[¶ 38] More importantly, Moeder points to no evidence that the overall Trust value was actually harmed by these sales. Moeder's own evidence establishes that Salin made all but two sales for a taxable gain over the investment cost basis of $38.77 per share. Contrary to Moeder's contention that Salin failed to preserve the Trust property, the total Trust portfolio value increased by $64,309.65 under Salin's management, despite $156,265.86 in disbursements. (App. 234.) In fact, Moeder's own objection to Salin's accounting indicates that the Trust assets had greater fair market value in 2011, after Salin allegedly mismanaged the Trust assets, than when Salin's received the Trust assets in 2006. Although Moeder seems to allege that the value could have increased more during that time, Moeder points to no evidence introduced at the hearing that shows how much additional value Salin allegedly could have added. This lack of evidence supports the probate court's finding that Moeder " presented no competent evidence that some other approach would have been better." (App. 28-29.)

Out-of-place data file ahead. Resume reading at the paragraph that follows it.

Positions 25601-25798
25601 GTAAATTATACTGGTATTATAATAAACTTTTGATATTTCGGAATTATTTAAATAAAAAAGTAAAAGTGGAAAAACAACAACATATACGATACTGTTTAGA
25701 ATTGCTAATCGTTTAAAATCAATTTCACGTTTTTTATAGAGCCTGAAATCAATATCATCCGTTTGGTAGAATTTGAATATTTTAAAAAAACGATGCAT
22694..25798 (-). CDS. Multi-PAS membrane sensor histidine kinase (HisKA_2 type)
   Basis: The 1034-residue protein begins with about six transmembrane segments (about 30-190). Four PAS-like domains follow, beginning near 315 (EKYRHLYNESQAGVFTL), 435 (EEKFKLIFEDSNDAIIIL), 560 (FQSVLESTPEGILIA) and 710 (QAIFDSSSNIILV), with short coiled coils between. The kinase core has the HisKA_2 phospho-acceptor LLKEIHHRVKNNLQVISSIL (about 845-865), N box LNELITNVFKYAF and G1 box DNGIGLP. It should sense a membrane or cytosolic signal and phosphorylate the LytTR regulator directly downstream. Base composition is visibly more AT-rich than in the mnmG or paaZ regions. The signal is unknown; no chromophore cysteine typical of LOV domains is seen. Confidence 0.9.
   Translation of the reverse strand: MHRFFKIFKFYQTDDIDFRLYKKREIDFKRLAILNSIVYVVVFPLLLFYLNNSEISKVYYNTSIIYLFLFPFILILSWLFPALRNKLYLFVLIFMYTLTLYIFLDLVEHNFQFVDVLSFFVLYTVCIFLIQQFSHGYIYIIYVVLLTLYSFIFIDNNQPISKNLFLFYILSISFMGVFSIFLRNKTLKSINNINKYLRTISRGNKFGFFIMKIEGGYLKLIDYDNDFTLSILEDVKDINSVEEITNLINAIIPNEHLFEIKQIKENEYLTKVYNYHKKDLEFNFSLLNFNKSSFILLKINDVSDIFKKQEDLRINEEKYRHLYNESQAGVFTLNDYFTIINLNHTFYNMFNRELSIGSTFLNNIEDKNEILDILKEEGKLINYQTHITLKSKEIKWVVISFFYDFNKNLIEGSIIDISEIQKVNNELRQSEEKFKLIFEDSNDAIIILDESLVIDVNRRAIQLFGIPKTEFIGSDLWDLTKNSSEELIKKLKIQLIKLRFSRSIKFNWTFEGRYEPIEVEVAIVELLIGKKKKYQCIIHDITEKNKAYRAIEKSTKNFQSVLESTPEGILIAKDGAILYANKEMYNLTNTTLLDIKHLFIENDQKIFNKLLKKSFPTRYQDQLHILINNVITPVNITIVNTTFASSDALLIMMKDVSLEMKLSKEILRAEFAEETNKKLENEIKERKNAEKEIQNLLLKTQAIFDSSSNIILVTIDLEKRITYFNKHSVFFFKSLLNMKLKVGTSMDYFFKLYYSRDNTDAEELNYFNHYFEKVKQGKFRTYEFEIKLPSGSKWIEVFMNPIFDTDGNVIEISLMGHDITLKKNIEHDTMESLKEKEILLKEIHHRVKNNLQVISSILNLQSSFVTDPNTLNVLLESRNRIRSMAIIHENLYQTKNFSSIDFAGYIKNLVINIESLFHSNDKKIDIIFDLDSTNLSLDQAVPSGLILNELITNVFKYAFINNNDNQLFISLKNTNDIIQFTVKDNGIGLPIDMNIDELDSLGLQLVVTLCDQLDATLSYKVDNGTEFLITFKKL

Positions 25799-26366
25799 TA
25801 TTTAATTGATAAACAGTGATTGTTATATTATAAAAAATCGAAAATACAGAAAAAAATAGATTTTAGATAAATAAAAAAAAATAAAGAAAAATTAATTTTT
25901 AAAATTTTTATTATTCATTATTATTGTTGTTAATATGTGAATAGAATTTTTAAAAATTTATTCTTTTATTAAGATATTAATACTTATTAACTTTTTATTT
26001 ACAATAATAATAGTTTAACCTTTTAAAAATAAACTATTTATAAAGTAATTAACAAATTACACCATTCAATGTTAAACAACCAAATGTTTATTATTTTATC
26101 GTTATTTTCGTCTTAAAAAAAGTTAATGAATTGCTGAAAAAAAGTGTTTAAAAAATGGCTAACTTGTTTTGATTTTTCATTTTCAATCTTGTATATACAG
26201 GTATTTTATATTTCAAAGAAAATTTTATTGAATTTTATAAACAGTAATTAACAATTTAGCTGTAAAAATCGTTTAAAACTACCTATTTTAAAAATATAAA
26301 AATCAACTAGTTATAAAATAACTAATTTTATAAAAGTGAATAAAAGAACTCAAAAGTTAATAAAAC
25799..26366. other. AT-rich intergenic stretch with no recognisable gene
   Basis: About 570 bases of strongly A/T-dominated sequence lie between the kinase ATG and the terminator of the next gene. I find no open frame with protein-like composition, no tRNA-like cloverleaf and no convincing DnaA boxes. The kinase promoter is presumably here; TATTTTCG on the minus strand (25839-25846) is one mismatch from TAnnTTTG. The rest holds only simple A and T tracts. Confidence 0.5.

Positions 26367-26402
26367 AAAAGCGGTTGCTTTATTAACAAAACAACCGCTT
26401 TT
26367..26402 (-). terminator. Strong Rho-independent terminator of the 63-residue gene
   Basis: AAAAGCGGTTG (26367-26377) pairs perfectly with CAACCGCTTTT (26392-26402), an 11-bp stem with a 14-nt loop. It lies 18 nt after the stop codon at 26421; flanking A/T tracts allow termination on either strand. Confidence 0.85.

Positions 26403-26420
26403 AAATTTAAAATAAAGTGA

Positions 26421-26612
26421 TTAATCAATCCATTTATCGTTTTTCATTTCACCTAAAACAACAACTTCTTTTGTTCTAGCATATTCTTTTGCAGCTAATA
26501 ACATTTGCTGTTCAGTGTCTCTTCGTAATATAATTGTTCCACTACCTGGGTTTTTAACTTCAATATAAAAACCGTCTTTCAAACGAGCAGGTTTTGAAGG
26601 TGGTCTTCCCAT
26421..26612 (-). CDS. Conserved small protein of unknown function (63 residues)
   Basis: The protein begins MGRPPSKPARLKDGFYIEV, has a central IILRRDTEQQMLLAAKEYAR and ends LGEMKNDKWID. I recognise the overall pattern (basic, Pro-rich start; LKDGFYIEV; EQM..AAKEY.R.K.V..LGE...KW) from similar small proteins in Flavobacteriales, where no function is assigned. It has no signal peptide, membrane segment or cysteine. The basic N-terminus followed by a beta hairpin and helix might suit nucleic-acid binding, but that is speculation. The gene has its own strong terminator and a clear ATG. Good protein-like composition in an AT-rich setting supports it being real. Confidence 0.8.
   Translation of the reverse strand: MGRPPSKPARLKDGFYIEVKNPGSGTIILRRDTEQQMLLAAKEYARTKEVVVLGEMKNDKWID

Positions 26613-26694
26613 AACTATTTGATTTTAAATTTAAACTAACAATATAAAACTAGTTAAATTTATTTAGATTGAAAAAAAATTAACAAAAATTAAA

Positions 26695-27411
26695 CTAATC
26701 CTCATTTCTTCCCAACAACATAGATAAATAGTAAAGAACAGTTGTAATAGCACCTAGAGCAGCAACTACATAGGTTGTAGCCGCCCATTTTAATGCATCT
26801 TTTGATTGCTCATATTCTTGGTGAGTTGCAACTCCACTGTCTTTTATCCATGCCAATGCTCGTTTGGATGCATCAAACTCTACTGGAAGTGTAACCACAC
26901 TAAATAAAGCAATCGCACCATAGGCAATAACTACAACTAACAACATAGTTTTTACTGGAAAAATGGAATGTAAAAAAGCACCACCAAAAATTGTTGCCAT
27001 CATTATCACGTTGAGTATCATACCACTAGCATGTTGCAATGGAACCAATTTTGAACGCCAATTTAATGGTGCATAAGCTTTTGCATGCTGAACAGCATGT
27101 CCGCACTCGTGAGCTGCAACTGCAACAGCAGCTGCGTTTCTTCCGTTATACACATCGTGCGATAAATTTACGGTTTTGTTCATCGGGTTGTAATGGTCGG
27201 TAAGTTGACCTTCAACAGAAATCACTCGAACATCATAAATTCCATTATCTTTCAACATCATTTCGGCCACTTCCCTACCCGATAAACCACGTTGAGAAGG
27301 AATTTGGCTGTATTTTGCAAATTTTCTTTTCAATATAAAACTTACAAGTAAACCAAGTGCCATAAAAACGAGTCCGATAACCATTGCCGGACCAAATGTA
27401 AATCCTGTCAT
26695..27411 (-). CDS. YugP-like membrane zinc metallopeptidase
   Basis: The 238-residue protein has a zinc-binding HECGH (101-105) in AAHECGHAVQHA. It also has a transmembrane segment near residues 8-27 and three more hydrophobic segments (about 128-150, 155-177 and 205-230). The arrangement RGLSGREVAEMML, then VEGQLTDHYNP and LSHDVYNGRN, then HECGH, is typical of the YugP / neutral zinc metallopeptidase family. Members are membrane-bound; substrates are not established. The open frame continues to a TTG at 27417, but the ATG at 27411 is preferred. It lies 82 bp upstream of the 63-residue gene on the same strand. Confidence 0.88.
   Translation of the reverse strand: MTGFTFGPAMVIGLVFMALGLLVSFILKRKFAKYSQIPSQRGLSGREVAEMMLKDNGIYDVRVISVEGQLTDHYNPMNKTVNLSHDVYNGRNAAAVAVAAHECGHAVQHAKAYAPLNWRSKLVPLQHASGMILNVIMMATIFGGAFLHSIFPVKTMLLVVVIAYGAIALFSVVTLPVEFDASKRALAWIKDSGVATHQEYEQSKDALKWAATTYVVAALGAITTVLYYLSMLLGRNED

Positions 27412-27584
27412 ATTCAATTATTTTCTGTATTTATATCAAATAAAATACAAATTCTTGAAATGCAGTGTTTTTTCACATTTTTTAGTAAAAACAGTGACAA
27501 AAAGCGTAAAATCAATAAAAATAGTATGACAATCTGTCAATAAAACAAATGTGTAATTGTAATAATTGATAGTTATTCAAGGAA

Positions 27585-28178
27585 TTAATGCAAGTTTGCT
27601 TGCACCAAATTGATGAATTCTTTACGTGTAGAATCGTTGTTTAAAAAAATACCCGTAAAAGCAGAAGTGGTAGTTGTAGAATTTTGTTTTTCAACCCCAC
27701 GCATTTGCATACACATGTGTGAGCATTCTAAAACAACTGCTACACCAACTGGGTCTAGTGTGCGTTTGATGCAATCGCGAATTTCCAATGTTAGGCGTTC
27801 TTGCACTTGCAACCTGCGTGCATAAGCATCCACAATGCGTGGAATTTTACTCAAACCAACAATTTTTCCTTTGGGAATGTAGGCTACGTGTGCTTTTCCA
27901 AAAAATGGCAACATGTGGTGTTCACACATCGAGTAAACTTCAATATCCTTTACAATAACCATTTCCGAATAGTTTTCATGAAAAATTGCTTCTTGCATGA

[¶ 39] It seems that by pointing to certain facts, or the absence of certain facts, Moeder asks us to infer that wrongdoing occurred. Mere facts and assertions, however, are not evidence of wrongdoing. Our review of the record shows that Moeder failed to support her bare assertions with competent evidence of legal wrongdoing or harm. Based on this absence of evidence, the probate court's conclusory statement that Moeder " offered no evidence that Salin did anything wrong or that the Trust suffered any loss as a result of Salin's actions" was not clearly erroneous. (App. 31.)
[¶ 40] The probate court's findings of fact and conclusions thereon were not clearly erroneous.